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HISTORY, POLITICAL THEORY, INTERNET

Andrew McKenzie-McHarg

Project

One of the areas Andrew has investigated in his previous research is the transfer of fears of an Illuminati conspiracy across the Atlantic at the end of the eighteenth century; a transfer, which required some feats of adaptation in order to re-work the Illuminati ideology from one associated with modern ideals not entirely at odds with America’s own founding values into one associated with anarchy and anomy. But the transfer of fears of conspiracy did not just proceed from east to west. One focus of Andrew’s future research will be directed at how earlier fears of conspiracies instigated by slaves and Native Americans entered into the European apprehensions about subversion.

About

Andrew McKenzie-McHarg is a postdoctoral research fellow on the Leverhulme-funded project Conspiracy and Democracy: History, Political Theory and Internet Research.

His interests have extended from anti-Jesuit rhetoric in the Early Modern Period to radical streams of thought in late Enlightenment Germany. After graduating from the Free University in Berlin, he was associated with the Research Centre in Gotha. He has been a recipient of Schneider-Stipend and a scholarship from the Deutsche Klassik Stiftung which have allowed him to conduct research at the Herzog August Bibliothek in Wolfenbüttel and at the Herzogin Anna Amalie Bibliothek in Weimar.

Publications

Peer-Reviewed Articles

- “Anonymity and Ideology. When Defenders of Church and State Opt for Anonymity,” [currently under review]

- “Experts vs. Eyewitnesses. Or: How Did Conspiracy Theories Come to Rely on Images?” [currently under review].

- “Georg Friedrich von Johnssen’s Contribution to the Emergence of the Unknown Superiors, 1763-1764,” Publications of the English Goethe Society 87:1 (2018), 35-50. https://doi.org/10.1080/09593683.2018.1433484

-  “‘A general murther, an universal slaughter.’ Strategies of Anti-Jesuit Defamation in Reporting Assassination in the Early Modern Period.” In: Larissa Tracy (ed.), Murder Most Foul: Medieval and Early Modern Homicide. Woodbridge: Boydell & Brewer, 2018. 281-307.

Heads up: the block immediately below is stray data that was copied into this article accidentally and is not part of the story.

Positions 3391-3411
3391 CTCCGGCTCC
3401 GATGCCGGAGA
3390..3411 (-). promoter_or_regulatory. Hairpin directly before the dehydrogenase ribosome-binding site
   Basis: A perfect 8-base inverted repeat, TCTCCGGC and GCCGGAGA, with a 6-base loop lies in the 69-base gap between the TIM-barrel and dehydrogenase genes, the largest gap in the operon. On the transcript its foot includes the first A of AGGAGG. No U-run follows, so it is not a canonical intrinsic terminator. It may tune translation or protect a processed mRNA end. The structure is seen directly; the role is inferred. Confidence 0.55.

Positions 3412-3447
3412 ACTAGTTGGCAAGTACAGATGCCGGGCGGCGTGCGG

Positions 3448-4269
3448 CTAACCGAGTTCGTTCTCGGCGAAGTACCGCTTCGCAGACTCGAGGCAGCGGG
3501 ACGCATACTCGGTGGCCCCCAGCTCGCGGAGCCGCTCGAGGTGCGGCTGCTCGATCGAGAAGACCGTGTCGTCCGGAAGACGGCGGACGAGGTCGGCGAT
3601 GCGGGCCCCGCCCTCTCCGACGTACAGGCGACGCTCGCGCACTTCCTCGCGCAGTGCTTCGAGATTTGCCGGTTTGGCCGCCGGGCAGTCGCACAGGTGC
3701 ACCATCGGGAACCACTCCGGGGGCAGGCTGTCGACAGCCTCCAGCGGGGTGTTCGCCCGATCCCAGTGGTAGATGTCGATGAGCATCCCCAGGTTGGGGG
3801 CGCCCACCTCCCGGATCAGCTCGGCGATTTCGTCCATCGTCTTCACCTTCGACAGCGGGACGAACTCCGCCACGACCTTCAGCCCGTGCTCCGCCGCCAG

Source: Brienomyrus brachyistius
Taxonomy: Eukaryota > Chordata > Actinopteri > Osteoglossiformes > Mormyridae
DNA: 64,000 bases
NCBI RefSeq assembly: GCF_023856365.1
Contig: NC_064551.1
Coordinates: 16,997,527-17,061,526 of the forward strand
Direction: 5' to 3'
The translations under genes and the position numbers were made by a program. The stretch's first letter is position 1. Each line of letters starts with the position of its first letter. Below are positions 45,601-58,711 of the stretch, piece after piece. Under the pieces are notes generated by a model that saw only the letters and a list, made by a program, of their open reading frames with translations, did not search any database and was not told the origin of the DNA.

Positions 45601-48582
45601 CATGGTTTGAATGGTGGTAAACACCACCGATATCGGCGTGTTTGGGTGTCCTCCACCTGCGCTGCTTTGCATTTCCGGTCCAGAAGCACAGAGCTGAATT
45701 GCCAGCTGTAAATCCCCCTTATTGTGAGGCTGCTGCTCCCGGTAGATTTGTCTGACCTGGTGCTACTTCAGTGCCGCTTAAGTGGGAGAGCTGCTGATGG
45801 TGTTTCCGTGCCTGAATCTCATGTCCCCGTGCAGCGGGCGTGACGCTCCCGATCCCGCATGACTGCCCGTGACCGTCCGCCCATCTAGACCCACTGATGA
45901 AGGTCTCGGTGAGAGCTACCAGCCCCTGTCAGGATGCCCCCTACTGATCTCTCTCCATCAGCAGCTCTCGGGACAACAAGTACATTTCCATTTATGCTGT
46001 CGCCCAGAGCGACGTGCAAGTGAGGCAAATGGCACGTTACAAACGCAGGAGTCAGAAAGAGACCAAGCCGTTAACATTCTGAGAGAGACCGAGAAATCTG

- “Putting a Positive Spin on Priestcraft. Notions of Deceit and Accommodation in Late-Enlightenment German Theology,” Intellectual History Review 28:1 (2018), 201-224.http://dx.doi.org/10.1080/17496977.2018.1402436

- [with James Lancaster], “Priestcraft. Anatomising the Anti-Clericalism of Early Modern Europe,” Intellectual History Review 28:1 (2018), 7-22. http://dx.doi.org/10.1080/17496977.2018.1402448

- “How to Sabotage a Secret Society. The Demise of Carl Friedrich Bahrdt’s German Union in 1789,” The Historical Journal 61:2 (2018), 379-402. https://doi.org/10.1017/S0018246X17000012

- [with Rolf Fredheim], “Cock-Ups and Slap-downs: A Quantitative Analysis of Conspiracy Rhetoric in the British Parliament 1916-2015,” Historical Methods: A Journal of Quantitative and Interdisciplinary History 50:3 (September 2017), 156-169. https://doi.org/10.1080/01615440.2017.1320616

- “‘Unknown Sciences’ and Unknown Superiors. The Problem of Non-Knowledge in Eighteenth-Century Secret Societies.” In: Cornel Zwierlein (ed.), The Dark Side of Knowledge: Histories of Ignorance, 1400-1800. Intersections. Brill. Leiden 2016. 333-357.

- “Martyrdom and its Discontents: The Martyr as a Motif of Migration in Early Modern Europe.” In: Jared Poley, Jason Coy, Alexander Schunka (eds.), Migrations in the German Lands, 1500-2000. Spektrum: Publications of the German Studies Association. Berghahn Books. Oxford / New York 2016. 35-50.

 

Articles and Book Chapters                                          

- “Conspiracy Theory: the Nineteenth-Century Prehistory of a Twentieth-Century Concept “ In: Joseph Uscinski (ed.), Conspiracy Theories and the People Who Believe Them. Oxford University Press [forthcoming].

- “Was gibt eine Lebensbeschreibung preis? Autobiographie und Indiskretion im späten 18. Jahrhundert”. In: Guido Naschert (ed.), Friedrich Christian Laukhard (1757–1822). Schriftsteller, Radikalaufklärer und gelehrter Soldat. Ferdinard Schönigh. Paderborn / Wien / Zurich 2017. 145-182.

- “Strategien der Rettung. Johann August Eberhards Neue Apologie des Sokrates.” In: Michael Multhammer (ed.), Verteidigung als Angriff. Apologie und Vindicatio als Möglichkeiten der Positionierung im gelehrten Diskurs. De Gruyter. Berlin 2015. 229-262.

- “Das Geheimnis der Freimaurer”. In: Sebastian Klinge und Laurens Schlichts (ed.), Das Geheimnis und das Wissen. Trafo Verlag. Berlin 2015. 31-64.

- “Der Untergrund als tödliche Falle: von einer Realität des religiösen Konflikts zu einer Metapher der politischen Subversion.” In: Martin Mulsow (ed.), Kriminelle – Freidenker - Alchemisten. Räume des Untergrunds in der Frühen Neuzeit. Böhlau Verlag. Cologne 2014. 619-668.

- “The Transfer of anti-Illuminati Conspiracy Theories to America in the late 18th Century.” In: Michael Butter und Maurus Reinkowski (eds.): Conspiracy Theories in the Middle East and the United States. De Gruyter. Berlin 2013. 231-250.

- “Überlegungen zur Radikalaufklärung am Beispiel von Carl Friedrich Bahrdt.” In: Martin Mulsow and Guido Naschert (eds.): Jahrbuch der Aufklärung. Felix Meiner Verlag. Hamburg 2012. 207-240.